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  • Writer's pictureThe San Juan Daily Star

Statehood advocate says status vote is ill-advised



Gregorio Igartúa

By The Star Staff


Leading statehood advocate Gregorio Igartúa said Tuesday that the proposed status vote convened by Gov. Pedro Pierluisi Urrutia on election day in November will hurt Puerto Rico’s cause to become a state and may only serve to wake up opposition parties.


The governor, in an executive order issued on Monday afternoon, convened a status vote offering voters the opportunity to choose one of the three non-colonial and non-territorial alternatives that were included in the federal bill H.R. 8393, known as the “Puerto Rico Status Act,” which was approved by the U.S. House of Representatives in December 2022. The status alternatives are statehood, independence and sovereignty in free association with the United States.


Igartúa said that in 2012, then-Gov. Luis Fortuño considered holding a plebiscite on election day. The vote served to wake up the leadership of the pro-commonwealth Popular Democratic Party (PDP) and the governor lost the election.


“The truth is that several plebiscites have been held, all won by the statehood movement but without any results in Congress,” the attorney said. “We do not vote in federal elections. So it begs to ask, Why haven’t we moved toward statehood? There are several reasons. The viability of a plebiscite is questionable for statehooders.”


Igartúa said any status vote must start with the premise of what Puerto Rico is now. He said it is discriminatory to expose islanders to a status vote that contains the alternative of Puerto Rico becoming a republic.


“The free association alternative proposed by the PDP contains terms that are unknown and that the United States may not grant,” he said.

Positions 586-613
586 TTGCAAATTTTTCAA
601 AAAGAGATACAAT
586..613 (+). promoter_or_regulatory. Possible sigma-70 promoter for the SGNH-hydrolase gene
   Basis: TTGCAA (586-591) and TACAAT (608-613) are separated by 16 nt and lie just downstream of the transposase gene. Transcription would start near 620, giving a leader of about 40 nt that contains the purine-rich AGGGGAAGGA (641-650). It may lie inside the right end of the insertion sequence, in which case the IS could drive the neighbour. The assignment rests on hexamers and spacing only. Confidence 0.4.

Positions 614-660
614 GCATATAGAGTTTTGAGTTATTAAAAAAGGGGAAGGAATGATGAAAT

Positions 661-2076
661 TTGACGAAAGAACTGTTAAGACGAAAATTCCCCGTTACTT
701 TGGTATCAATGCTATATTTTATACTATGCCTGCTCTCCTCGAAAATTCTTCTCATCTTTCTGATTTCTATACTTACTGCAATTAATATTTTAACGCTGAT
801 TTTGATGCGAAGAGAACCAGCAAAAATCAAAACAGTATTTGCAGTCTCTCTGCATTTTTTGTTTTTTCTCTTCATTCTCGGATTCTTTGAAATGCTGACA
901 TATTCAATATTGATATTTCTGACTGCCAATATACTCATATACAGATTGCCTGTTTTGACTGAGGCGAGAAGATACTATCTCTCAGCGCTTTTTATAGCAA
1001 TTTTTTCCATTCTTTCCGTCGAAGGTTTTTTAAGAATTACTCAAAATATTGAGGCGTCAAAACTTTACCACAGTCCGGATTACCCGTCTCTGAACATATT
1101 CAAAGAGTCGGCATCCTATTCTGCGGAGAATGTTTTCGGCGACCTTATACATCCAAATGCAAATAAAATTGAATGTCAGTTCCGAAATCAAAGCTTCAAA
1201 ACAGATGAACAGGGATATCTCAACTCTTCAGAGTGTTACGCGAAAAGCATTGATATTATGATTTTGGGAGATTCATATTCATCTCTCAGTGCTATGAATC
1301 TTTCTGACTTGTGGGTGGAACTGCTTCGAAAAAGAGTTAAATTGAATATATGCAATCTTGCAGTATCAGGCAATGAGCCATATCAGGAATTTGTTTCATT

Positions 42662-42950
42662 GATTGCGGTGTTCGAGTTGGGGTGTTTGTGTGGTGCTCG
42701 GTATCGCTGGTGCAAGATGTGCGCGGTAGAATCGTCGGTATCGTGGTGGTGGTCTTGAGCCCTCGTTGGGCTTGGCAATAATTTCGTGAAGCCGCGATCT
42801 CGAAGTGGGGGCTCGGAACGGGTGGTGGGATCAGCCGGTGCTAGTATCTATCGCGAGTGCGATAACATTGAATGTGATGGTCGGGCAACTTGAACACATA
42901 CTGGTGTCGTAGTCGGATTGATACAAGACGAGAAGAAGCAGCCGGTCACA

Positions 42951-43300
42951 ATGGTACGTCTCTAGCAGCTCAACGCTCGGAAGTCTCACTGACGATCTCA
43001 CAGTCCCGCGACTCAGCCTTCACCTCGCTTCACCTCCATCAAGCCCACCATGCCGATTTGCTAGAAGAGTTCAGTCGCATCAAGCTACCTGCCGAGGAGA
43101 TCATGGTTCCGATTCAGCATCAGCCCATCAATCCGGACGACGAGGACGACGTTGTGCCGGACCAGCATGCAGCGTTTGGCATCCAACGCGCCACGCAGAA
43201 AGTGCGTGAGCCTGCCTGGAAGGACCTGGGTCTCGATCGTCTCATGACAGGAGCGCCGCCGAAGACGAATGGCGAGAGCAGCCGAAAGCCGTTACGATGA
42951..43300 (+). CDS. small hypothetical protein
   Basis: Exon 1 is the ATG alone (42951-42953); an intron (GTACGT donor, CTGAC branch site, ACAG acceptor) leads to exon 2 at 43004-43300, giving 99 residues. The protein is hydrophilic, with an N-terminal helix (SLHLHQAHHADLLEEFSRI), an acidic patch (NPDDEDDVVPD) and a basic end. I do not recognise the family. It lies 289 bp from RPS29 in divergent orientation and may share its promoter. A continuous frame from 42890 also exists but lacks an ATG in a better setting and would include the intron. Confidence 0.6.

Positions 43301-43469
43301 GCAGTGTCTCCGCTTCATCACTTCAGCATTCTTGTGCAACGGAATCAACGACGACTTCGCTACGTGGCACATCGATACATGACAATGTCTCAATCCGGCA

Igartúa believes Puerto Rico should focus on becoming an incorporated territory in transit to statehood.


The governor maintained that the executive order contains the authoritative text of the definitions of the three status options in three congressional bills so that they can be widely examined, studied and discussed prior to consultation. Likewise, the ballot will contain the same text, in Spanish and English, so that each voter can read it and choose an option on the day of the consultation.


“In this way, our rights as American citizens to demand our self-determination through direct voting and without intermediaries are asserted,” he said.


Pierluisi said the current colonial status, in which the U.S. Congress has almost absolute power over the island under the territorial clause of the U.S. Constitution, negatively impacts every Puerto Rican man and woman who lives in Puerto Rico.

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1 Comment


Peter Fonseca
Peter Fonseca
Jul 03

As the article states, Puerto Ricans have voted many times on the question of statehood. These repeated votes only serve to delay and complicate what should be the only viable change in status: statehood.

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